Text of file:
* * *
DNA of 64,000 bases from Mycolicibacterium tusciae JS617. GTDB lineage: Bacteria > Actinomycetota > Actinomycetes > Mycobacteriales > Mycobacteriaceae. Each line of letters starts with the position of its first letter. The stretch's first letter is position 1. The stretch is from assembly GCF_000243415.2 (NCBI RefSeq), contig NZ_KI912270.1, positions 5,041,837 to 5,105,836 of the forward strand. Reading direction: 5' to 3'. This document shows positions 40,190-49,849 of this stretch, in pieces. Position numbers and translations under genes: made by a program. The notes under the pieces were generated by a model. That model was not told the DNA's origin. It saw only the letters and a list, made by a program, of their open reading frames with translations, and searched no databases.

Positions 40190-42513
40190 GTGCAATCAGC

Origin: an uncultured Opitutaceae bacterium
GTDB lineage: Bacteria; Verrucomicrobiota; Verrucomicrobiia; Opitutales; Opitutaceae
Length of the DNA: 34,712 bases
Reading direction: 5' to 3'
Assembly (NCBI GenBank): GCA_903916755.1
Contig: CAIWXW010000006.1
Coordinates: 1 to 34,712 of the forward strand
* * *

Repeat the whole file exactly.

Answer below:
DNA of 64,000 bases from Mycolicibacterium tusciae JS617. GTDB lineage: Bacteria > Actinomycetota > Actinomycetes > Mycobacteriales > Mycobacteriaceae. Each line of letters starts with the position of its first letter. The stretch's first letter is position 1. The stretch is from assembly GCF_000243415.2 (NCBI RefSeq), contig NZ_KI912270.1, positions 5,041,837 to 5,105,836 of the forward strand. Reading direction: 5' to 3'. This document shows positions 40,190-49,849 of this stretch, in pieces. Position numbers and translations under genes: made by a program. The notes under the pieces were generated by a model. That model was not told the DNA's origin. It saw only the letters and a list, made by a program, of their open reading frames with translations, and searched no databases.

Positions 40190-42513
40190 GTGCAATCAGC

Origin: an uncultured Opitutaceae bacterium
GTDB lineage: Bacteria; Verrucomicrobiota; Verrucomicrobiia; Opitutales; Opitutaceae
Length of the DNA: 34,712 bases
Reading direction: 5' to 3'
Assembly (NCBI GenBank): GCA_903916755.1
Contig: CAIWXW010000006.1
Coordinates: 1 to 34,712 of the forward strand